Telluride Jewish Community Announces In-Person Gatherings | New

After two years of communicating through newsletters, the Telluride Jewish Community (TJC) is back with a full calendar of in-person events. On July 8, Andrea Brenner and her husband Scott hosted a Shabbat Happy Hour and mini service that included Shabbat candle lighting. More than 50 people were present and were distributed in the dining room, the porch and the patio of the Brenner. Brenner said she was thrilled with the number of people who showed up for the event.

“It took us maybe 10 days to get an incredible turnout, which is a very strong testament to the desire to come together, and it was well received within the community,” Brenner said.

TJC has a host of events and services planned for the year, including a happy hour on August 19 and holiday high services for Rosh Hashanah.

The idea of ​​bringing back the in-person TJC gatherings came about while Brenner was online to see “Top Gun: Maverick” at the Nugget Theater and caught up with TJC board member Adrienne Browning. Brenner suggested a Shabbat Happy Hour. Browning was on board, and 10 days later they found themselves singing the prayer over wine and Challah breads and twists from Baked in Telluride. They also paid tribute to Jerry Greene, who founded the bakery and passed away last year. After the success of the July 8 event, other events were scheduled following the chance encounter.

On October 14, Browning and Bill Laffey will host Sukkot, which is the Jewish festival of harvest and agriculture. Sukkot also commemorates the 40 years the Israelites wandered the desert after escaping slavery in Egypt.

Michael Saftler has been the spiritual leader of TJC since its inception 47 years ago. It all started when someone approached Saftler to lead a Passover Seder. Saftler is thrilled that in-person events are back, both socially and spiritually.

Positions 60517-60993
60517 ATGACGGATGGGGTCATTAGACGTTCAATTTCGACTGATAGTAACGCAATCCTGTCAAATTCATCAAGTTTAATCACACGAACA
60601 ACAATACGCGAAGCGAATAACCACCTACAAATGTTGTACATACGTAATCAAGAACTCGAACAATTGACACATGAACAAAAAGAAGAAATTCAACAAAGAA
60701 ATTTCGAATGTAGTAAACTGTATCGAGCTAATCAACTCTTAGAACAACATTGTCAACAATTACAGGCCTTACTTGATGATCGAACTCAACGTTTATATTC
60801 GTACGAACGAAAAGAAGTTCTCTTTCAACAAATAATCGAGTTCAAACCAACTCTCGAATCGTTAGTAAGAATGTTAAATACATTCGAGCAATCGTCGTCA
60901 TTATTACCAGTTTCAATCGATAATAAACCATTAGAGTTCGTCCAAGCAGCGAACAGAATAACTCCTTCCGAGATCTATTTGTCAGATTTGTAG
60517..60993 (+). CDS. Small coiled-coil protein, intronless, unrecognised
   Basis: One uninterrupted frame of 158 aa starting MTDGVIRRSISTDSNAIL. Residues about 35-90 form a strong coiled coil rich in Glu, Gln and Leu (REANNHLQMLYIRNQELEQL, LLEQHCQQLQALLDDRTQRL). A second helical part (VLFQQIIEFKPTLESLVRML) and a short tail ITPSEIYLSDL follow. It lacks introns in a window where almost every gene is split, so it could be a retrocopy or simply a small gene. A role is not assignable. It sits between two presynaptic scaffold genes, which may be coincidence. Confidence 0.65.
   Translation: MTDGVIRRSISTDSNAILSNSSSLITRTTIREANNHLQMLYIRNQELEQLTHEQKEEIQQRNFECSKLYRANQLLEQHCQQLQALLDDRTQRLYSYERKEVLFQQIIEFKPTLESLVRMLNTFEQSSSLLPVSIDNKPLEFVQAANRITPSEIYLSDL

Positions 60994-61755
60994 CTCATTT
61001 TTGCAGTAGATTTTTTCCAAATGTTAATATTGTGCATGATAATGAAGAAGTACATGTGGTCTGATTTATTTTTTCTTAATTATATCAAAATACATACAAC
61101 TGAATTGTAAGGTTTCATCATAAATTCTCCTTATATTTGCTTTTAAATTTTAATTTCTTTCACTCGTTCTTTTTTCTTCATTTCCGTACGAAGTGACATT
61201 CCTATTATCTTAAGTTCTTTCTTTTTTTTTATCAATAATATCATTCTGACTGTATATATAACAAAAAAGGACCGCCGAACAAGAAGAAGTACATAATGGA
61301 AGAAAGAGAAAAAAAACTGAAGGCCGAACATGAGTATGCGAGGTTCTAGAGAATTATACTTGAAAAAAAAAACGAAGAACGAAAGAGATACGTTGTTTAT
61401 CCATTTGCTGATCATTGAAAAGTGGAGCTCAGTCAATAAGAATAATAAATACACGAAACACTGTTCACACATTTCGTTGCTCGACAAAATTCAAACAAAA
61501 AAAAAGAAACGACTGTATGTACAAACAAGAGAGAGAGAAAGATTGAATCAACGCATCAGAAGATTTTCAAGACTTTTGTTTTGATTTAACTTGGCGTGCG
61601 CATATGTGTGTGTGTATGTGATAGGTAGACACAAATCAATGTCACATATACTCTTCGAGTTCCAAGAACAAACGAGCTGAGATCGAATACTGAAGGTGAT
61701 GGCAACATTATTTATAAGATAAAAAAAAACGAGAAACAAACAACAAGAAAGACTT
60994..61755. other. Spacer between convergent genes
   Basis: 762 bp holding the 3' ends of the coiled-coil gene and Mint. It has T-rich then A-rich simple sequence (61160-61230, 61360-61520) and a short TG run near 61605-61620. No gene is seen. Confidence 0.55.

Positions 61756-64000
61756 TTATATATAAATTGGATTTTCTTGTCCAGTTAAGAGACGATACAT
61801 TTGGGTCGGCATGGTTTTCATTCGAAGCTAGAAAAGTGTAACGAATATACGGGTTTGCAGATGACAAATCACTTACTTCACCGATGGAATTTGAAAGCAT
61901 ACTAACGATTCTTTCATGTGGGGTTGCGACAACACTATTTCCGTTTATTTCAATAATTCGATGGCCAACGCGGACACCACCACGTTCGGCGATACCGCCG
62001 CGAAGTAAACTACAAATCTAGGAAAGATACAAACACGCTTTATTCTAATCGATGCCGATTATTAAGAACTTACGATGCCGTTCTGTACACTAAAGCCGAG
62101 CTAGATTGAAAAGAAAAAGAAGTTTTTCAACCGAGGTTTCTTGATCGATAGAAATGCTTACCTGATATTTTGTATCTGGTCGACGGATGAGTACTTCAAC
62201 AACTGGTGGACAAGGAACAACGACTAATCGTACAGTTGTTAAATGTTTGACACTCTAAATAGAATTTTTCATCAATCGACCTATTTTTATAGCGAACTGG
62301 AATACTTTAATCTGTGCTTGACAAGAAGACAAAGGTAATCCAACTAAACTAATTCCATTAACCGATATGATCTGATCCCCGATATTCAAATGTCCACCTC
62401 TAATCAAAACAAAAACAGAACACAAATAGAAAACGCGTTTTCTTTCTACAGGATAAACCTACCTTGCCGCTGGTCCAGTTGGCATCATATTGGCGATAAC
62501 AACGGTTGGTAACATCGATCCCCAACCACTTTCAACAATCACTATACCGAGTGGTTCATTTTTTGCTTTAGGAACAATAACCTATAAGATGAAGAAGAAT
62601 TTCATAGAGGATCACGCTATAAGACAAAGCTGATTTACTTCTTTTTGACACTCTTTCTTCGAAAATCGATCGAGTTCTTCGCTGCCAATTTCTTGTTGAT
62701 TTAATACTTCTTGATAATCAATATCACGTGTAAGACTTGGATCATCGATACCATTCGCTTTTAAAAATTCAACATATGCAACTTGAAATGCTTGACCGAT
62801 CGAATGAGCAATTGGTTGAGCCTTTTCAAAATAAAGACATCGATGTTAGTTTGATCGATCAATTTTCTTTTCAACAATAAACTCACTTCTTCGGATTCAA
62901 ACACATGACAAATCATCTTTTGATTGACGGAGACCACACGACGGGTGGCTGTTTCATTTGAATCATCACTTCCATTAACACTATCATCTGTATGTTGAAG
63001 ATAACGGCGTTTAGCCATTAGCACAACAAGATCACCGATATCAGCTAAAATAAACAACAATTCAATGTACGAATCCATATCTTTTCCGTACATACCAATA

“Coming together, in general, is good for people and their souls. For religious events, it’s more comforting to be in the presence of people praying and sharing together,” Saftler said.

He explained that in Judaism there is a tradition called “minyan”. Minyan is a type of public prayer that requires at least 10 people to pray together in person for their prayers to be heard by God.

Major holidays, which include Rosh Hashanah and Yom Kippur, are particularly important to Saftler.

“And those are the ones that the community responds well to,” he added.

Brenner said she looks forward to Shabbat dinner because it’s every Friday, but she especially loves Hannukah and making potato latkes with all the kids.

There wasn’t much difficulty in scheduling in-person meetings; however, one of Brenner’s main goals is to let the local Jewish community know that TJC is “back” and “well” as the major holidays are fast approaching. According to Brenner, most of the community is on board and ready to see each other face to face.

For decades, TJC has held services and events at various locations in the area, including the Sheridan or in the library. Compared to some of the other religious organizations in the city, there is no fixed space or synagogue in the area.

“I think it’s like in any religion where the congregation, the community, the philanthropy, the generosity, the gratitude and all of that is much more valued and appreciated when it’s in three dimensions rather than two. dimensions,” Brenner said.

Brenner explained that they are always looking for foster homes that can team up with multiple families and host a gathering, usually a potluck.

For more information, a listing of events, or to get involved, visit

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